Contact Dermatitis: Synopsis
Updated: April 2015
Originally Posted: August 2004
Luz Fonacier, MD, FAAAAI, FACP, FACAAI
Head, Allergy Section, Division of Rheumatology & Immunology, Winthrop-University Hospital Associate
Professor of Clinical Medicine - SUNY Stony Brook
Mineola, NY, USA
Melanie Chong, MD
Mineola, NY, USA
Irritant Contact Dermatitis
Allergic Contact Dermatitis
Combination Of Allergic And Irritant Contact Dermatitis
Common Allergens Causing Allergic Contact Dermatitis
Diagnosis And Evaluation Of Contact Dermatitis
Treatment Of Contact Dermatitis
Contact Dermatitis: Global Overview
Contact dermatitis (CD) is a skin disorder characterized by redness, itching and vesiculation. In chronic cases, scaly desquamation and lichenification may also be present. CD results from contact with environmental substances that elicits an allergic and/or irritant response. A high clinical suspicion of an allergic contact dermatitis (ACD) is the first step in making the diagnosis. Patch testing is indicated in any patient with an acute or chronic dermatitis if an underlying or secondary ACD is suspected.
CD is a common skin disorder with an estimated 5.7 million physician visits per year. All age groups are affected, with a slight female preponderance. CD accounts for approximately 85 – 95% of all occupational skin disease in industrialized countries. Hand dermatitis is the most common clinical manifestation, affecting 2 – 6% of this population. A fundamental characteristic of CD is its relationship to environmental exposures which can be determined by the site and shape of the skin lesions as well as a thorough history (click for picture).
Irritant contact dermatitis (ICD) most frequently affects the hands (click for picture). These skin lesions develop with prolonged and repeated exposure to substances that chemically abrade, physically irritate, or damage the skin (i.e. caustic agents, detergents). Lesions are often well-circumscribed with a glazed, parched, or scalded appearance. Patch testing is usually negative and lesions resolve promptly with withdrawal of the offending agent. Although inflammatory cells play a role in the development of the dermatitis, allergen-specific immune lymphocytes are not involved in the pathogenesis thus prior sensitization is not necessary. The susceptibility to irritants varies among individuals but, given sufficient exposure, almost anybody can develop an ICD.
Allergic contact dermatitis (ACD) result from inflammation caused primarily by a type IV hypersensitivity (delayed) cellular immune response. Acute lesions are characterized by papules and/or vesicles associated with weeping, crusting, erythema, edema and pruritus. (click for picture C) Prior sensitization is essential and rapid development of dermatitis occurs with re-exposure to low concentrations of allergen. This usually occurs within 6 to 12 hours in sensitized individuals. Chronic lesions may manifest as fissuring, skin thickening, lichenification, acneiform eruptions, hypo- or hyper-pigmentation.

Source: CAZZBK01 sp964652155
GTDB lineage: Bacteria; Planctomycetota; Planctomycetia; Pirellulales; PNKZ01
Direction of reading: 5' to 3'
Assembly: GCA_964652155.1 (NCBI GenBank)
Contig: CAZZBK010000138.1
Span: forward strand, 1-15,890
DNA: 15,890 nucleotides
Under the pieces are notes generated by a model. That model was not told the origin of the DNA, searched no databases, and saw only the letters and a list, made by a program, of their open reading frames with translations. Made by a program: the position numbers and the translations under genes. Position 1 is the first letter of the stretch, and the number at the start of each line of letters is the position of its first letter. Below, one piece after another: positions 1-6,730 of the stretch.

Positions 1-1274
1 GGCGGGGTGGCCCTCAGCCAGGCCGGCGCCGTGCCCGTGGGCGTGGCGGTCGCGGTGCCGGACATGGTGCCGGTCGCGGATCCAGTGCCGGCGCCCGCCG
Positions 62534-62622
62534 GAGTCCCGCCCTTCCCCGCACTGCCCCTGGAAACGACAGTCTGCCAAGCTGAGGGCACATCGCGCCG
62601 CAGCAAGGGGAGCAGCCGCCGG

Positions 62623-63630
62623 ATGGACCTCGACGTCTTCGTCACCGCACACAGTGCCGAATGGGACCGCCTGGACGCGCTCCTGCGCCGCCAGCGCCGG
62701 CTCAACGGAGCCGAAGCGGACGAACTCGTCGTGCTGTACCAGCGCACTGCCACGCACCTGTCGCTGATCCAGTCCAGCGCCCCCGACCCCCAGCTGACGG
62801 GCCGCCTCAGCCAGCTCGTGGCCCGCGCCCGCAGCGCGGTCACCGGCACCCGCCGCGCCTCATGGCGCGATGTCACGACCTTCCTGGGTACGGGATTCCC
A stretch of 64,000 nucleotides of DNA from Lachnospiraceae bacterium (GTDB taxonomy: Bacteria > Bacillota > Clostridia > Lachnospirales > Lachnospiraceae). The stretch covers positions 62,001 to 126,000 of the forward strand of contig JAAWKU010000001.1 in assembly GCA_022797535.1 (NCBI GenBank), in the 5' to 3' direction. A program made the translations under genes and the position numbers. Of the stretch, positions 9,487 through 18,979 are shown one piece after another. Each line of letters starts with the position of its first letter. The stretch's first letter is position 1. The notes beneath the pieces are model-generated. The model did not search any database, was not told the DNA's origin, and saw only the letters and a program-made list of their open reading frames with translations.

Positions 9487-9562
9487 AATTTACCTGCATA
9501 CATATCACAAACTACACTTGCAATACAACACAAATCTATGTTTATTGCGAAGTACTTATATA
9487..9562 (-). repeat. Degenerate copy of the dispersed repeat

Simultaneous exposure to both irritant and contact allergens may produce additive, synergistic or antagonistic responses. If present at higher concentrations, allergens involved in ACD have the potential of establishing an ICD by up-regulating pro-inflammatory cytokines and/or enhancing the dermal penetration of the allergen.
Photodermatitis may involve phototoxic or photoallergic reactions. Photodermatosis typically affects sun-exposed areas such as the face, the ‘‘V’’ of the anterior neck, the dorsal hands, and forearms. It usually spares the upper eyelids, upper lip, submental and post-auricular areas. Other causes of dermatitis in this anatomical distribution are phototoxic drug eruptions, photo-allergic drug eruptions, and systemic diseases, such as lupus erythematosus. A photoallergic reaction may develop when UV light interacts with chemical agents (i.e. fragrances, para-aminobenzoic acid, plants, parsnips, figs, or certain oral medications), inducing various forms of photosensitization. For example, phototoxic and photoallergic lesions can develop on sun-exposed skin with systemically administered agents (i.e. medications). Contrastingly, when the sensitizing agent is applied directly to the skin (i.e. fragrances), lesions will develop at the site of application following exposure to sunlight.
Allergic systemic contact dermatitis (SCD) may present as a generalized dermatitis or an exanthema in the intertriginous and flexural areas (Baboon Syndrome). Flares can also develop in previous CD or positive patch test sites with systemic exposure to a known contact sensitizer (e.g., ingestion, infusion or transcutaneous exposure). The pathophysiology is similar to ACD, with initiation of an inflammatory response upon activation of allergen-specific T lymphocytes. The most common causes of SCD include metals (mercury, nickel, gold), medications (aminoglycosides antibacterials, corticosteroids, aminophylline), plants and herbal products (Balsam of Peru, Compositae and Anacardiaceae plant families).
CD may be suspected based on the clinical appearance and distribution of the lesions, lack of associated systemic symptoms and the absence of other plausible etiologies. Histologically, CD is characterized by intercellular edema of the epidermis (spongiosis) and varying degrees of epidermal stratum basale and stratum spinosum thickening (acanthosis). Superficial perivascular, lymphohistiocytic infiltrates are also present. It is difficult to distinguish an ACD from an ICD based on clinical and histological features. Differentiating these two conditions, however, is important especially in an occupational dermatitis. An ICD may allow the patient to continue to work with appropriate skin protection. A detailed history of domestic, occupational, sporting and leisure contactants coupled with results of patch testing is required.